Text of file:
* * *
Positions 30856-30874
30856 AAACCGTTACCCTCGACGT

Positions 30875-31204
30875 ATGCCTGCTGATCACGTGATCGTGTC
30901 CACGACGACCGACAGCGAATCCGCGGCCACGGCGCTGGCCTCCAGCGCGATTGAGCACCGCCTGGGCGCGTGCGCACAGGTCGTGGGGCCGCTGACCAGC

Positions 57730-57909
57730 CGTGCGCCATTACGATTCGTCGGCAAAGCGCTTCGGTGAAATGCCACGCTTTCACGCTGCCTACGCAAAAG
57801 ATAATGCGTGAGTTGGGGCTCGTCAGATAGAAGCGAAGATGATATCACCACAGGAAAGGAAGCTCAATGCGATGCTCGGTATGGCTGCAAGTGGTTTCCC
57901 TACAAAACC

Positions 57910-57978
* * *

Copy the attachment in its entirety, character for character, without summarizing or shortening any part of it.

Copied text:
Positions 30856-30874
30856 AAACCGTTACCCTCGACGT

Positions 30875-31204
30875 ATGCCTGCTGATCACGTGATCGTGTC
30901 CACGACGACCGACAGCGAATCCGCGGCCACGGCGCTGGCCTCCAGCGCGATTGAGCACCGCCTGGGCGCGTGCGCACAGGTCGTGGGGCCGCTGACCAGC

Positions 57730-57909
57730 CGTGCGCCATTACGATTCGTCGGCAAAGCGCTTCGGTGAAATGCCACGCTTTCACGCTGCCTACGCAAAAG
57801 ATAATGCGTGAGTTGGGGCTCGTCAGATAGAAGCGAAGATGATATCACCACAGGAAAGGAAGCTCAATGCGATGCTCGGTATGGCTGCAAGTGGTTTCCC
57901 TACAAAACC

Positions 57910-57978